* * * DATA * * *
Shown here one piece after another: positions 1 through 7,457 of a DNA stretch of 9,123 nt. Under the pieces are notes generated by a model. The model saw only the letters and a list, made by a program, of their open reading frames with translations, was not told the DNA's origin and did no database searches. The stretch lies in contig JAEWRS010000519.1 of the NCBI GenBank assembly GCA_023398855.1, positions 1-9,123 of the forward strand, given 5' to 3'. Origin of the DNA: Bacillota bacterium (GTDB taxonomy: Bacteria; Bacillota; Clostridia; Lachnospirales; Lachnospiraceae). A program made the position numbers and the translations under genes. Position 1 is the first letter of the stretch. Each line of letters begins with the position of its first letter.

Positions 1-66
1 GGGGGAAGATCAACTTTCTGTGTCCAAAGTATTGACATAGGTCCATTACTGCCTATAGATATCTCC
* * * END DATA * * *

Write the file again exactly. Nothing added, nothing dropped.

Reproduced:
Shown here one piece after another: positions 1 through 7,457 of a DNA stretch of 9,123 nt. Under the pieces are notes generated by a model. The model saw only the letters and a list, made by a program, of their open reading frames with translations, was not told the DNA's origin and did no database searches. The stretch lies in contig JAEWRS010000519.1 of the NCBI GenBank assembly GCA_023398855.1, positions 1-9,123 of the forward strand, given 5' to 3'. Origin of the DNA: Bacillota bacterium (GTDB taxonomy: Bacteria; Bacillota; Clostridia; Lachnospirales; Lachnospiraceae). A program made the position numbers and the translations under genes. Position 1 is the first letter of the stretch. Each line of letters begins with the position of its first letter.

Positions 1-66
1 GGGGGAAGATCAACTTTCTGTGTCCAAAGTATTGACATAGGTCCATTACTGCCTATAGATATCTCC